It’s time to submit your Official Georgia Absentee Ballot Application

Marc Merlin
5 min readApr 6, 2020
Outside of the application you should receive in the mail

If you’re a registered voter in Georgia, you should receive an Application for Official Absentee Ballot in the mail by Friday, April 10. If you haven’t, or if you’d like to go ahead and get the process underway, there is a Fillable Absentee Ballot Form 20 (PDF) on the Georgia Secretary of State’s website that you can use instead. You should submit your application for the upcoming primary, now scheduled for May 19, as soon as possible.

Note: Since this guide was originally published, Georgia’s Statewide General Primary/Presidential Preference Primary Election until June 9, 2020. Applications for absentee ballots with the May 19 date will still be accepted.

With voting in Georgia, it’s always a good idea to start off by verifying your voter information on the Secretary of State (SOS) My Voter Page. Once you enter your name, county in which you are registered, and date of birth you should be directed to a page that displays your voter information, polling place, elected officials and the like.

I suggest going to the bottom of that page and clicking on the button that says “Print/Email Precinct Card.” You should be presented with a document that includes your “REG. No.” Be sure to write down that number. It will be preprinted on the application you received in the mail, and it will be a required field if you decide to use the Georgia SOS’s online form. It wouldn’t hurt to print out your precinct card for future reference.

Filling out the application you received in the mail
At first glance, the application form appears to ask that you answer 10 questions. Thankfully, the two required ones are highlighted in yellow, assuming you are requesting an absentee ballot for yourself and not having someone assist you and that you are requesting the ballot be sent to the address at which you are registered. They are:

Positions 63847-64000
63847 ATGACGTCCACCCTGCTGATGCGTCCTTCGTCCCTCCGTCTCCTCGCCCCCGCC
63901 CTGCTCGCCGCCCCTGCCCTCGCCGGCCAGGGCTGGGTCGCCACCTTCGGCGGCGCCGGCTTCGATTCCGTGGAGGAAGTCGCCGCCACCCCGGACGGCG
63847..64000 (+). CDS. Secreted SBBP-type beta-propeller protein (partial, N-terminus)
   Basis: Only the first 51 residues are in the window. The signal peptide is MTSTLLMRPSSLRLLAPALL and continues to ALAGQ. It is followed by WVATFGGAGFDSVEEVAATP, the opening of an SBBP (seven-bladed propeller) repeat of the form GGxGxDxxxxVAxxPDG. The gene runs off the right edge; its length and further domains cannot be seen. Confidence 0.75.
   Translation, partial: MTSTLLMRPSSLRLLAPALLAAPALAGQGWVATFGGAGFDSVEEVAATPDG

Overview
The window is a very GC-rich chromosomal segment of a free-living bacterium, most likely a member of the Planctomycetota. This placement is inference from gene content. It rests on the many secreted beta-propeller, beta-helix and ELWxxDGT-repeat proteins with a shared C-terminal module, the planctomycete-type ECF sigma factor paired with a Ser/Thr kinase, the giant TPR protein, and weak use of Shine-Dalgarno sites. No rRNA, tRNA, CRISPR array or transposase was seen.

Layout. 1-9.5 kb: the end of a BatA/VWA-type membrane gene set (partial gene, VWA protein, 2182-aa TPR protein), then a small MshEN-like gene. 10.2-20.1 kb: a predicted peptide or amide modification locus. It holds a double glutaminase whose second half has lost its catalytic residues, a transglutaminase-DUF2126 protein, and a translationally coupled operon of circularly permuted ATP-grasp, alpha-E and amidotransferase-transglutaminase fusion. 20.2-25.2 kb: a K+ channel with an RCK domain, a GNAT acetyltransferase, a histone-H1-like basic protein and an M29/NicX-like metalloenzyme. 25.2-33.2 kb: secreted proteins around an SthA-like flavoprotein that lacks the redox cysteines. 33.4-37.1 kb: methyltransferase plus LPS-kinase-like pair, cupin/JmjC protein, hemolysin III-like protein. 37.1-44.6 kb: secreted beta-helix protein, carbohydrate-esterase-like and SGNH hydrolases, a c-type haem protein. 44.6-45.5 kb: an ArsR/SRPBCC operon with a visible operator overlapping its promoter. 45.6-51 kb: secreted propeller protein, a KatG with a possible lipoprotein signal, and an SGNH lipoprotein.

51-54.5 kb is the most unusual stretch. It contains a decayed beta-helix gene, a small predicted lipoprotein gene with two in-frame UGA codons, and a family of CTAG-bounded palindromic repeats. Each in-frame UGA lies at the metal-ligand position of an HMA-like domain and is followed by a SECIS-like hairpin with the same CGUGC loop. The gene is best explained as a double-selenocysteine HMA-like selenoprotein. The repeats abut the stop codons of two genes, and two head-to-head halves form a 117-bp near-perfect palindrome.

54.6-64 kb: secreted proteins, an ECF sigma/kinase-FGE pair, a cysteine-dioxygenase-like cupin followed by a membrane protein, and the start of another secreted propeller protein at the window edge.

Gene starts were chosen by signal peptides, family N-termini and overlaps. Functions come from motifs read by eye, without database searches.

Question 5: Type of ballot

Question 7: Signature or mark of voter

Answering these two question should be relatively straightforward. Although they are the only required ones if you’re applying for yourself unassisted, I strongly recommend filling out

Question 6: Contact information

Your county election officials will use this information to contact you if they conclude that your application is incomplete. Given recent history in this state with the rejection of similar voter applications due to “exact match” criteria, providing this information means that you will be contacted as quickly as possible to address any discrepancies.

If you qualify, you can let the county registrar know that you wish to receive vote-by-mail ballots for the rest of the election cycle. In this difficult time, when in-person voting may not occur or may not be advisable, this option simplifies life for eligible individuals, since it means that they won’t have to repeat this application again, for any election or runoff, through the end of the year.